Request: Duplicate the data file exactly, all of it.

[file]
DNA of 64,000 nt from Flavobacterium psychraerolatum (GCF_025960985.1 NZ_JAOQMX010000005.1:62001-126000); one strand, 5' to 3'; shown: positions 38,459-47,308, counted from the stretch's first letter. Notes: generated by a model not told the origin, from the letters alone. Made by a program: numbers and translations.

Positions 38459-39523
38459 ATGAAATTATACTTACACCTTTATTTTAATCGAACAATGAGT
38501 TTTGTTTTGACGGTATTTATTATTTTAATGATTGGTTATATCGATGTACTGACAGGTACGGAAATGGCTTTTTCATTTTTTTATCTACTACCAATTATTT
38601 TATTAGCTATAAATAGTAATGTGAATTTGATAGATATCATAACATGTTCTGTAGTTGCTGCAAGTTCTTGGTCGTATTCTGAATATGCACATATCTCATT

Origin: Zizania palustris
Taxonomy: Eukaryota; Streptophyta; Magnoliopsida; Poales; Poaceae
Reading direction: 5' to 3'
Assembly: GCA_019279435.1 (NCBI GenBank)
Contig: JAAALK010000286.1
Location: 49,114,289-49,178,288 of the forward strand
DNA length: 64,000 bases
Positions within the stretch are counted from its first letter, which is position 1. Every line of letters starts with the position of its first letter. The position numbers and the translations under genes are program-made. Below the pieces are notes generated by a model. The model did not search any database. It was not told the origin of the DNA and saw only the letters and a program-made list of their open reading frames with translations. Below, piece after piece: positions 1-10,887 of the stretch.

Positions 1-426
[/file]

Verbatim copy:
DNA of 64,000 nt from Flavobacterium psychraerolatum (GCF_025960985.1 NZ_JAOQMX010000005.1:62001-126000); one strand, 5' to 3'; shown: positions 38,459-47,308, counted from the stretch's first letter. Notes: generated by a model not told the origin, from the letters alone. Made by a program: numbers and translations.

Positions 38459-39523
38459 ATGAAATTATACTTACACCTTTATTTTAATCGAACAATGAGT
38501 TTTGTTTTGACGGTATTTATTATTTTAATGATTGGTTATATCGATGTACTGACAGGTACGGAAATGGCTTTTTCATTTTTTTATCTACTACCAATTATTT
38601 TATTAGCTATAAATAGTAATGTGAATTTGATAGATATCATAACATGTTCTGTAGTTGCTGCAAGTTCTTGGTCGTATTCTGAATATGCACATATCTCATT

Origin: Zizania palustris
Taxonomy: Eukaryota; Streptophyta; Magnoliopsida; Poales; Poaceae
Reading direction: 5' to 3'
Assembly: GCA_019279435.1 (NCBI GenBank)
Contig: JAAALK010000286.1
Location: 49,114,289-49,178,288 of the forward strand
DNA length: 64,000 bases
Positions within the stretch are counted from its first letter, which is position 1. Every line of letters starts with the position of its first letter. The position numbers and the translations under genes are program-made. Below the pieces are notes generated by a model. The model did not search any database. It was not told the origin of the DNA and saw only the letters and a program-made list of their open reading frames with translations. Below, piece after piece: positions 1-10,887 of the stretch.

Positions 1-426